Wednesday, June 26, 2013

Edie Windsor, the 84-year-old plaintiff in the Supreme Court case that struck down the Federal Defense of Marriage Act, was asked what her immediate reaction was when she heard the news Wednesday.

“I cried,” she said.

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WNYC News

Timeline | A Brief History of Same-sex Marriage in the Courts

Tuesday, June 18, 2013

WNYC

Same-sex marriage in U.S. courts didn't start with the case currently pending in the U.S. Supreme Court. In 1967, the Supreme court ruled on a case involving miscegenation and established marriage as a protected constitutional right. Dozens of other court battles have been fought in the decades since to determine how and whether the right to marry - and related benefits - should be extended to same-sex couples.

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The Takeaway

Patents On Genes Ruled Unconstitutional

Friday, June 14, 2013

Yesterday, the Supreme Court ruled unanimously that human genes cannot be patented, but synthetic DNA is still patentable. The case was brought against Myriad Genetics, which owned patents on two naturally occurring genes associated with breast and ovarian cancer. Those patents allowed the company to exclusively administer breast cancer tests and set the price. According to the plaintiffs, they set that price too high.

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The Brian Lehrer Show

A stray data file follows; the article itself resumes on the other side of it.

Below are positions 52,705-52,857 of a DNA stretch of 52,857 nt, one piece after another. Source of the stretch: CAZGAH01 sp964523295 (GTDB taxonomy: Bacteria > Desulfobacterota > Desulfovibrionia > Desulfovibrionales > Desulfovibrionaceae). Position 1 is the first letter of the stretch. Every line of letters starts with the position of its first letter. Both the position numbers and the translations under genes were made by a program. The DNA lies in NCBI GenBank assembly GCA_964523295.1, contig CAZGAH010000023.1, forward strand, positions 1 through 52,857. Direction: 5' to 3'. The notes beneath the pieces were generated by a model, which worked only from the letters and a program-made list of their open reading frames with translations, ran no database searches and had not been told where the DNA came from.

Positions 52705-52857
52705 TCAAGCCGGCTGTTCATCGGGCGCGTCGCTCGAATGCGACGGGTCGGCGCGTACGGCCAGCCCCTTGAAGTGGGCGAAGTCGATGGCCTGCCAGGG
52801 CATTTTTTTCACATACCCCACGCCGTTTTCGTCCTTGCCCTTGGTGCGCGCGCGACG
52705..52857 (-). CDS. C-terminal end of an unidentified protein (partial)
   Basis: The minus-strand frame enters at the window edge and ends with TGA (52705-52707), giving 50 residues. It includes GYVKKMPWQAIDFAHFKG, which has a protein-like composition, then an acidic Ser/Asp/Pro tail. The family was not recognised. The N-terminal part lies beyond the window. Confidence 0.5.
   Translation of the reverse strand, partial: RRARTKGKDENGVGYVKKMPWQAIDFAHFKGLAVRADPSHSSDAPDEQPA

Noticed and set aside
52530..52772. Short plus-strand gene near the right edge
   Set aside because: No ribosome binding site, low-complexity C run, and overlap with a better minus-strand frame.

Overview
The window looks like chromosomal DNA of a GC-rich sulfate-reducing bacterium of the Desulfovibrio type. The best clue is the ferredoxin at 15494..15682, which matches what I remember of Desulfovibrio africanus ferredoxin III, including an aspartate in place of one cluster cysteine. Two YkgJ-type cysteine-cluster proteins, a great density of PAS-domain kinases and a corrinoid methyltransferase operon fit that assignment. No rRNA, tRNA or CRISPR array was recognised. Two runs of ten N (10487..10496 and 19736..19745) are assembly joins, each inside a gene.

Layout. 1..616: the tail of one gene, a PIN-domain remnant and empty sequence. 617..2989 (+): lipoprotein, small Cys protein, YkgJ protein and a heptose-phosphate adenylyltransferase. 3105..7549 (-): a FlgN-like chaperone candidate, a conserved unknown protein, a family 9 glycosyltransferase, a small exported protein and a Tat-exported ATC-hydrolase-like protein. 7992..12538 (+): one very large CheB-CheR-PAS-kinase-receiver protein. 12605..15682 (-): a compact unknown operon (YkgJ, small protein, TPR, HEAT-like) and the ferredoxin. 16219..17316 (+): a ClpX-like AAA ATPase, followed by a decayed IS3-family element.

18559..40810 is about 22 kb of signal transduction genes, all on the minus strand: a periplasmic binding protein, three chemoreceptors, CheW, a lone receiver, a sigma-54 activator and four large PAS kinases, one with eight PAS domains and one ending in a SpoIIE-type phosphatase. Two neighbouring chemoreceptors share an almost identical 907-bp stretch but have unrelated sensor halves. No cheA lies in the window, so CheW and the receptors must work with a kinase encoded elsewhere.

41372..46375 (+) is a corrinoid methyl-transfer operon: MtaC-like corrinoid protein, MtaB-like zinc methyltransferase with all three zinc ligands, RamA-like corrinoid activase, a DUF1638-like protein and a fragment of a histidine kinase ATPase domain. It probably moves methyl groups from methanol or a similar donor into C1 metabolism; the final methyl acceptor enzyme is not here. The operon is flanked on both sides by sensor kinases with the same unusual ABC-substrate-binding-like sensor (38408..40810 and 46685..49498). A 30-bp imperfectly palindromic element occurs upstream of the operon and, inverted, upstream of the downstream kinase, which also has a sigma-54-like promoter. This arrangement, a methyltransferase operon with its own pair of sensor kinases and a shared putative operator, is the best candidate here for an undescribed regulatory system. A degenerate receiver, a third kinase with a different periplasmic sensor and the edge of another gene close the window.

Lever Machines; SCOTUS Preview; Legal Weed; Little League

Thursday, May 30, 2013

There's a proposal to bring back the old lever voting machines temporarily in New York. Hear a debate between Common Cause's Susan Lerner and Republican State Senator Martin Golden. Plus: New York Times Supreme Court correspondent, Adam Liptak, previews the cases the court has yet to rule on this term; the final installment of the Legal Weed series; WNYC's Beth Fertig on Mayor Bloomberg's small schools legacy; and a new book on a Newark little league team.

The Brian Lehrer Show

Justice Sotomayor; Against Landmines; Primates and Humanism

Monday, May 27, 2013

We’re airing some of our favorite recent segments on this Memorial Day. U.S. Supreme Court Justice Sonia Sotomayor talks about growing up in the Bronx and her path to the highest court. Then, we hear listeners respond to two questions inspired by Justice Sotomayor’s interview: first, is law school worth it? And who inspired you to see the world differently? Plus, Nobel Peace Prize winner Jody Williams on her activism against landmines; primatologist Frans de Waal on what animals can teach us about innate morality and therefore about religion; and a discussion about the intersection of art and science with performance artist Marina Abramović and two NYU neuroscientists.

The Brian Lehrer Show

IRS Scandal; Roberts Court; Gender at Work; Daily Obit

Wednesday, May 15, 2013

The White House is on the defensive this week. Hear about the latest on the various controversies in Washington. Plus: Supreme Court watcher Marcia Coyle on her new book The Roberts Court; John Gray, author of Men Are From Mars, Women Are From Venus, and his co-author Barbara Annis of the new book on gender-based misunderstandings in the workplace; and New York Times obituaries editor Bill McDonald on the obituary of the day.

Intelligence Squared US

Intelligence Squared US: Should We Abolish the Minimum Wage?

Saturday, May 04, 2013

Broadcast Times: Saturday 6am on 93.9FM, Saturday 2pm on AM 820 and Sunday 7am on AM 820 and 8pm on AM 820